CHRIS CANTY autographs a football for Prime Minister Perry Christie (second left) during Wednesday’s courtesy call. Also shown (l-r) are Deputy Prime Minister Philip Davis, Minister of Tourism Obie Wilchcombe and Minister of Sports and Culture Dr Daniel Johnson.
By RENALDO DORSETT
BLENDING a religious message with gridiron skill, aspiring Bahamian football players were treated to days of tutoring by an elite level player who has reached the top of his profession in the NFL.
Chris Canty, in conjunction with the Chris Canty Foundation United Methodist Church, hosted a football camp at the Stapledon Field in New Providence.
Scores of young players turned out to learn about lessons both on and off the field from the Super Bowl champion.
“I have worked with a lot of these young men and they are tremendously talented individuals. I’m just glad I am able to expose them to a few of the finer points of the game and try to give them some life lessons in the process that they can take beyond the gridiron,” Canty said.
“It was a really exciting experience to be down here and be of service to this community and working with the United Methodist Church on this mission trip.”
Canty, a 6’ 7” 317-pound defensive tackle for the New York Giants, helped the Giants pull off the upset against the New England Patriots in Super Bowl XLVI, a rematch of Super Bowl XLII. He was drafted in the fourth round of the 2005 NFL Draft by the Dallas Cowboys and spent four years with the club.
In 2009, he signed a six-year $42 million contract with the Giants.
In 2011, he registered career highs in tackles with 47 and sacks with four.
“One of the most important lessons is to let them know that you can achieve anything that you want to achieve. You just have to make it a priority and work towards it,” Canty said. “I tell kids all the time you have to make sacrifices in order to achieve. Nothing worthwhile has ever been achieved without sacrifice so you just have to stay focused and driven towards achieving your goal.”
Canty and members of the United Methodist Church also paid a courtesy call on Prime Minister Perry Christie at his office yesterday.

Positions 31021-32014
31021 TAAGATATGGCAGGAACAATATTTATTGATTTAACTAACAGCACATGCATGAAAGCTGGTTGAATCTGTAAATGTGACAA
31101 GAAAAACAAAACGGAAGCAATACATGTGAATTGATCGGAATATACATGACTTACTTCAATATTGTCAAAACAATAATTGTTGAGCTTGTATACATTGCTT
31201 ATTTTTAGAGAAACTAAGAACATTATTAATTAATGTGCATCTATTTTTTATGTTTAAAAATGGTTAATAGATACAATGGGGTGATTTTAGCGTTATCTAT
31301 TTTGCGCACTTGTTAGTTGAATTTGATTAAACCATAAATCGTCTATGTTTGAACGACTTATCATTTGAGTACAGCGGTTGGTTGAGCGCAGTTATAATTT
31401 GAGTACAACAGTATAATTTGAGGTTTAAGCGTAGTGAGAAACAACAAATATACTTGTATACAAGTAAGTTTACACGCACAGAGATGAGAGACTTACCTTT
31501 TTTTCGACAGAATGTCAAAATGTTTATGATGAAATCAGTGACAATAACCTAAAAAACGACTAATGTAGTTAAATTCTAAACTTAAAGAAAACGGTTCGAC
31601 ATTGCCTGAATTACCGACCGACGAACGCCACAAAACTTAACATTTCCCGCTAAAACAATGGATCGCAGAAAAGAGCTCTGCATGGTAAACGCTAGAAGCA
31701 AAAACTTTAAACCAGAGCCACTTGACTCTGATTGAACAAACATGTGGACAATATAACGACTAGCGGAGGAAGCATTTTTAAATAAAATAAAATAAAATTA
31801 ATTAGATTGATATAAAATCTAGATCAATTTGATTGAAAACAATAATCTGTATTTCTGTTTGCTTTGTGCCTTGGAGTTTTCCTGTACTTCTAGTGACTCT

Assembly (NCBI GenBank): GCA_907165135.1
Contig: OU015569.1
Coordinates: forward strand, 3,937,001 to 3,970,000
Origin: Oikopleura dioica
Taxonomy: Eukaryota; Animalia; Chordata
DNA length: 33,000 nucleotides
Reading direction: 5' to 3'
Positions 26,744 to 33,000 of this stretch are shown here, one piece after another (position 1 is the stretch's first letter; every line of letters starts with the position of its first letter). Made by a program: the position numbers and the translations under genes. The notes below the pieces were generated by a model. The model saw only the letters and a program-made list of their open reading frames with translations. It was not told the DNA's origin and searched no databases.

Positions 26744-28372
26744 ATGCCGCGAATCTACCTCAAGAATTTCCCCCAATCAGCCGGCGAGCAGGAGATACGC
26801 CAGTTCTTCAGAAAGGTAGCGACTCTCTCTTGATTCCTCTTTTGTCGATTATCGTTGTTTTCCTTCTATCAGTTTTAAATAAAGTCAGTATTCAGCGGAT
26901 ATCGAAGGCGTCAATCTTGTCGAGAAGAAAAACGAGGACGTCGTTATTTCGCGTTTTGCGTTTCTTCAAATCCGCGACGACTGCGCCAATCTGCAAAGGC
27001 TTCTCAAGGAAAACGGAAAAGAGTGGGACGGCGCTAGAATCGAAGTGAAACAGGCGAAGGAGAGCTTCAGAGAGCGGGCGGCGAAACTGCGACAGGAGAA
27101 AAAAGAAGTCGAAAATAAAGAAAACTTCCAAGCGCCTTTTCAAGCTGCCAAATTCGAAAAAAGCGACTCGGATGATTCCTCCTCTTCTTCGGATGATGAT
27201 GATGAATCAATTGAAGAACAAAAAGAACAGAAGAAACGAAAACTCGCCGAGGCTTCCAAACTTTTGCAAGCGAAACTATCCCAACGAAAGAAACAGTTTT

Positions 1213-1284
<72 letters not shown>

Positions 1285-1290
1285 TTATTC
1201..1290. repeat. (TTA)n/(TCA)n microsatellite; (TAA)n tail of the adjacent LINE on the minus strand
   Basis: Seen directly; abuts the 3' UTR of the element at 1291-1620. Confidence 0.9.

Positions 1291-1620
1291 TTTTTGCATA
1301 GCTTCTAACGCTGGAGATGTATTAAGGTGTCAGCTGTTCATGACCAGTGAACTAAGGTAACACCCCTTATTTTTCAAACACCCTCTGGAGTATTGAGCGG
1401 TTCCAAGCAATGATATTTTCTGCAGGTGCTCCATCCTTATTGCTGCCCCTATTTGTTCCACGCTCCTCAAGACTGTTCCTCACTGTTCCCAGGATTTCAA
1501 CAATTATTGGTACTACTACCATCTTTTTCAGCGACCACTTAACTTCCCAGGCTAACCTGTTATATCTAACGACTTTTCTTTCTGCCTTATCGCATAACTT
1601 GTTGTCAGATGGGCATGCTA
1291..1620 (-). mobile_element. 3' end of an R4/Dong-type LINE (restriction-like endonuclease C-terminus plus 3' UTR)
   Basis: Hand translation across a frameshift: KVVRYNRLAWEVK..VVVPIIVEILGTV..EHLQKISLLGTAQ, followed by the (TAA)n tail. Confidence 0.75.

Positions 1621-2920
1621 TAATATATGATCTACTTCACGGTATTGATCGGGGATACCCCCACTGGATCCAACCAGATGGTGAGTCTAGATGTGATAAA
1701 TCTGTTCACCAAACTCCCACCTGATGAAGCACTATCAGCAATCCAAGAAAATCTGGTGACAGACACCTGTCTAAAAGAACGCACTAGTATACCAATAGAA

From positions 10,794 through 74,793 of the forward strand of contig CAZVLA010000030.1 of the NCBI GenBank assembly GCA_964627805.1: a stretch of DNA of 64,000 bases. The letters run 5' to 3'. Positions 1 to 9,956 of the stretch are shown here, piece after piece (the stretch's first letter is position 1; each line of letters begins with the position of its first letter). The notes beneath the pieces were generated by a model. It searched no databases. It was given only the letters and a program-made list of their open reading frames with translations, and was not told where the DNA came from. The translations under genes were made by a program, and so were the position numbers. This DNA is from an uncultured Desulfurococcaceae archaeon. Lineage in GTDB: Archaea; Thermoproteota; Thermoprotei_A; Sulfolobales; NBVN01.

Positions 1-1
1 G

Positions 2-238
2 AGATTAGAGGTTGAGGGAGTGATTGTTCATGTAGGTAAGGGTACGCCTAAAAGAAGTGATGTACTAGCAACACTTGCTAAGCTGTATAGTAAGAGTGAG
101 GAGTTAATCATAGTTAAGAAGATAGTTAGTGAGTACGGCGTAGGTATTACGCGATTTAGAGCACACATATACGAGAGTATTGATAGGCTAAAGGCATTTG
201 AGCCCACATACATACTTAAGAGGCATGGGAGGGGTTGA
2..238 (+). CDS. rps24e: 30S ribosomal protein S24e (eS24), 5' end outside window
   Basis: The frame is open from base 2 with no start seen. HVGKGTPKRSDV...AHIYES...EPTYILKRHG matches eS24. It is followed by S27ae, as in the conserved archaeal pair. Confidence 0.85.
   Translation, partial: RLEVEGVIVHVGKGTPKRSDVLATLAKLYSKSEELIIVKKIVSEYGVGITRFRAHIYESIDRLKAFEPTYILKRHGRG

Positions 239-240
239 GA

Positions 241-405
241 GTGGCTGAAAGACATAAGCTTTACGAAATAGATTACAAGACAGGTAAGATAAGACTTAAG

Known as much for his charitable work as he is known for wreaking havoc on quarterbacks on the field, Canty established the foundation early into his NFL career.
According to the foundation’s mission statement on its website, its mandate is “dedicated to enhancing the total development of youth in our communities. Our goal is to utilise the platform of sports to affect positive change in the lives of children through mentoring, educational programmes, and physical activities thus promoting health and well-being.
“We seek to inspire our youth to be in service to our communities and our communities to be in service to our youth by providing support to these initiatives. Through your donations we are able to provide and support programmes for youth of all ages and backgrounds. As a philanthropic organisation, we identify organisations within communities of need that are in line with our mission and where we believe we can collectively make an impact. We rely on research and grass roots efforts with partners to develop solutions that will meet the short term and long term needs of youth in our communities. We work to enhance the total development of youth by working with families and neighbourhood programmes synergistically to provide avenues for children to develop their talents and gifts. We believe that creating an environment in which each child receives personal attention and support fosters a sense of value and self-confidence. It is our hope that by establishing high expectations for children, they will aspire to become true champions in life.”